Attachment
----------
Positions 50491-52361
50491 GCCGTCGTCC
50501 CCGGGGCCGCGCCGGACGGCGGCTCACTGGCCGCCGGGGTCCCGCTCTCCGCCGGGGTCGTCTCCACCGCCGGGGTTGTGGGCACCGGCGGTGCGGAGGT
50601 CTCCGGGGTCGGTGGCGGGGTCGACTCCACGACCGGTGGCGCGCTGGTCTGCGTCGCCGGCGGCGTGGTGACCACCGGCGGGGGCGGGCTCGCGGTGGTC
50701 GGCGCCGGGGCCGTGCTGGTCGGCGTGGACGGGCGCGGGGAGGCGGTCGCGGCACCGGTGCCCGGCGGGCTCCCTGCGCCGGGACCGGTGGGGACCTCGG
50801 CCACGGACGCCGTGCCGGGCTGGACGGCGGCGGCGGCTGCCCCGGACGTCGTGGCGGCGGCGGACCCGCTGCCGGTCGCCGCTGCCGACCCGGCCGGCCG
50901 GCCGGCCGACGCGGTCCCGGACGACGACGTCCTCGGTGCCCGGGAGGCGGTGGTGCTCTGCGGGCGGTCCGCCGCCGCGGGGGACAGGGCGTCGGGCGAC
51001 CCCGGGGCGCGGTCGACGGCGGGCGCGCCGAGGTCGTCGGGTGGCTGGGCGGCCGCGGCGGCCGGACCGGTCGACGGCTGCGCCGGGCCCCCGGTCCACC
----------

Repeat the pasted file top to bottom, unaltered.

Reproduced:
Positions 50491-52361
50491 GCCGTCGTCC
50501 CCGGGGCCGCGCCGGACGGCGGCTCACTGGCCGCCGGGGTCCCGCTCTCCGCCGGGGTCGTCTCCACCGCCGGGGTTGTGGGCACCGGCGGTGCGGAGGT
50601 CTCCGGGGTCGGTGGCGGGGTCGACTCCACGACCGGTGGCGCGCTGGTCTGCGTCGCCGGCGGCGTGGTGACCACCGGCGGGGGCGGGCTCGCGGTGGTC
50701 GGCGCCGGGGCCGTGCTGGTCGGCGTGGACGGGCGCGGGGAGGCGGTCGCGGCACCGGTGCCCGGCGGGCTCCCTGCGCCGGGACCGGTGGGGACCTCGG
50801 CCACGGACGCCGTGCCGGGCTGGACGGCGGCGGCGGCTGCCCCGGACGTCGTGGCGGCGGCGGACCCGCTGCCGGTCGCCGCTGCCGACCCGGCCGGCCG
50901 GCCGGCCGACGCGGTCCCGGACGACGACGTCCTCGGTGCCCGGGAGGCGGTGGTGCTCTGCGGGCGGTCCGCCGCCGCGGGGGACAGGGCGTCGGGCGAC
51001 CCCGGGGCGCGGTCGACGGCGGGCGCGCCGAGGTCGTCGGGTGGCTGGGCGGCCGCGGCGGCCGGACCGGTCGACGGCTGCGCCGGGCCCCCGGTCCACC